Tuesday, June 08, 2010

Oops: Russel Christoff VS Taster's Choice...



While shopping at a drug store in 2002 former model Russell Christoff noticed something he didn't expect. On the front of a Taster's Choice coffee label was his face, only 16 years younger.

This story begins back in 1986 when Christoff spent two hours posing for pictures for Taster's Choice. He received $250 dollars for the job with the condition that he would receive an additional $2000 if his photos were selected to promote the product in Canada. 

The image of Christoff went on to be used without his knowing or being paid, from 1997 to 2003 on eight different Taster's Choice labels in 18 countries. 

Nestle USA offered Christoff  $100,000 after he sued the company, which he refused and Nestle declined to pay him the $8.5 million he asked for. The court battle continued and ended with Christoff being awarded $15 million dollars in compensatory damages.

The moral of this story is to make sure everyone has been paid for their services. Either that or think twice when trying to rip someone off to save a few bucks because the little bit of money you think you're saving now is nothing compared to what it will cost you later when you get caught.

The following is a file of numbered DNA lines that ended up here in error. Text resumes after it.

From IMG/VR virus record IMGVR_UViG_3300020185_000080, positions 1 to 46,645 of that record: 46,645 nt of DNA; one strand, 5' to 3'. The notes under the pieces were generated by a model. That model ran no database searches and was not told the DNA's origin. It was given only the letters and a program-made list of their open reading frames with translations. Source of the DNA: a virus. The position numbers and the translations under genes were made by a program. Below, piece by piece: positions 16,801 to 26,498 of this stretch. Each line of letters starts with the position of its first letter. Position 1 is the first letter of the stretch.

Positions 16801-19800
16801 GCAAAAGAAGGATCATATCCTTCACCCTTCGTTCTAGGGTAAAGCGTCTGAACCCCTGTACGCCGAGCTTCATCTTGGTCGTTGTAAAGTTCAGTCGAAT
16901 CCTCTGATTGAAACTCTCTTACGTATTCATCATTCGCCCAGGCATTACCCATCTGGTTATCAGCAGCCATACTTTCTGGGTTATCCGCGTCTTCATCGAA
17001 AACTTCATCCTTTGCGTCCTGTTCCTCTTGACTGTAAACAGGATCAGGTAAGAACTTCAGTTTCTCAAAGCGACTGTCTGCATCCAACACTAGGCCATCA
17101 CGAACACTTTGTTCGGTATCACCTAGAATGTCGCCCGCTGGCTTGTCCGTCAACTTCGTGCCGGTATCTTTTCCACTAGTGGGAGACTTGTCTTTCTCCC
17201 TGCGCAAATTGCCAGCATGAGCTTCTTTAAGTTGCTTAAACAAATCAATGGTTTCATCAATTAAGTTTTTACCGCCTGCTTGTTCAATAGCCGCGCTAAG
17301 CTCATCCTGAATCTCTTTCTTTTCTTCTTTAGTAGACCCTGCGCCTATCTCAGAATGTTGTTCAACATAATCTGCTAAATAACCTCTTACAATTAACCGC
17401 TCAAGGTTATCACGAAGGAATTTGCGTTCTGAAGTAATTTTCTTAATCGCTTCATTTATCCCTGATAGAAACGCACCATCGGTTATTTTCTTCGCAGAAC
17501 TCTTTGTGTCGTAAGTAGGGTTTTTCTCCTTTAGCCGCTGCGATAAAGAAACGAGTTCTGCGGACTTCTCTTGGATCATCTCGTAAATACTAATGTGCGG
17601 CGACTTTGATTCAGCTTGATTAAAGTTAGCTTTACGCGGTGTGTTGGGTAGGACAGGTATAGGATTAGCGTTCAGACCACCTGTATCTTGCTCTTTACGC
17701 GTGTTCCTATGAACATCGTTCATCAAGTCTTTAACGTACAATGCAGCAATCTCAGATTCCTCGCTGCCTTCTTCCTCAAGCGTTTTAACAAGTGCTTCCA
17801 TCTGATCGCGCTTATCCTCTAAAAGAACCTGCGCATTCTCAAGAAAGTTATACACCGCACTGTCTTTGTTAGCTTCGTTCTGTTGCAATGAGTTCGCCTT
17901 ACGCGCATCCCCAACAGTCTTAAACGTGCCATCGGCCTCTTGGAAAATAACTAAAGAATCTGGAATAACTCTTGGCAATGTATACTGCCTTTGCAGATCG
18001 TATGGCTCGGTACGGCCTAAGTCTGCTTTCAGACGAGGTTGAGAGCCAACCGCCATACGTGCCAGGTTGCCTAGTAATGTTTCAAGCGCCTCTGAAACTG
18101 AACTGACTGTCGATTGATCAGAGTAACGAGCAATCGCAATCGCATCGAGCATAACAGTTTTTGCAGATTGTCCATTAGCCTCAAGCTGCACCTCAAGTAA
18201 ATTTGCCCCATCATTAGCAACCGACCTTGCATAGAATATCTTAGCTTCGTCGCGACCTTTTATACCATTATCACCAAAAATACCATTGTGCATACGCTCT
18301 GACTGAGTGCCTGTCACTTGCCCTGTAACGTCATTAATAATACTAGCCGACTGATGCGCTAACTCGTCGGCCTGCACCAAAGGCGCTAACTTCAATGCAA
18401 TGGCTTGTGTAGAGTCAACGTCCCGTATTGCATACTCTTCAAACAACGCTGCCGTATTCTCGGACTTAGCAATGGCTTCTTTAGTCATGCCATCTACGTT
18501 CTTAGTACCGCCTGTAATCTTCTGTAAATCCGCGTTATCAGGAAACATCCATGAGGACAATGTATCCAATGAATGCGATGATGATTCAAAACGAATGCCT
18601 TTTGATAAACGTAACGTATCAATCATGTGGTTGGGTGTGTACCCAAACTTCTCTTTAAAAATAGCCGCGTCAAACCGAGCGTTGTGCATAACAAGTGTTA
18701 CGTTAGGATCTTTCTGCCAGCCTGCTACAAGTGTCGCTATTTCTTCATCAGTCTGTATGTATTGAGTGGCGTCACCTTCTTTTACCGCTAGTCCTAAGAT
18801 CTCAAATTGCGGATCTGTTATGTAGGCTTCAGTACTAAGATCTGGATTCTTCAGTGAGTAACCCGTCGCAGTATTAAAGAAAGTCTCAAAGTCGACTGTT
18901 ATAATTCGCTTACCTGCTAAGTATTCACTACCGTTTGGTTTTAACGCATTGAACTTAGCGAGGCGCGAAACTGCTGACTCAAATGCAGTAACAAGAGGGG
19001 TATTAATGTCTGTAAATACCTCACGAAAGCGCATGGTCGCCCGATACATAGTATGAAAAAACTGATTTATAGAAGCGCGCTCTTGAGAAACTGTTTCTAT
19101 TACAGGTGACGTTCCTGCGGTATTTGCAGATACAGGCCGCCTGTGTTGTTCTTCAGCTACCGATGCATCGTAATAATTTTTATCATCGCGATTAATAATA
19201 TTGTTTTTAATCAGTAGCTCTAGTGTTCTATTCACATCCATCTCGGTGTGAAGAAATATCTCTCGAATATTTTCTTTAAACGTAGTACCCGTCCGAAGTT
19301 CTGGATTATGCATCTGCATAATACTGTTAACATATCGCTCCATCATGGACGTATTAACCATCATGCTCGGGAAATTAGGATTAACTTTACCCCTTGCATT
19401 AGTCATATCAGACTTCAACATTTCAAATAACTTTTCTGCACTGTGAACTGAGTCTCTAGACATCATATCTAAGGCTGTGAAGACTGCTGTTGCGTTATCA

3 comments:

Anonymous said...

The label in your photo is Keith Prentice, not Russell Christoff. Keith was the Taster's Choice model before Russell (http://j-walkblog.com/index.php?/weblog/posts/man_sees_his_face_in_coffee_jar/). But they do resemble each other, don't they?

Anonymous said...

The model in the photo on the above label is neither Keith or Russell it is John Young. BTW John also designed the original label!

Anonymous said...

Agreed, it's John Young of Lippincott & Margulies. He later formed Lee & Young Communications. But Young was an account man at Lippincott, the label was designed by Richard Kontir (I think), also at Lippincott & Margulies. Kontir later joined John and Robert Lee at Lee & Young. The story I heard was that John posed for the comp, then after they shot a series of actual models, Nestle didn't like any of them as well as they liked John, so John went on the final label. Christoff followed Young.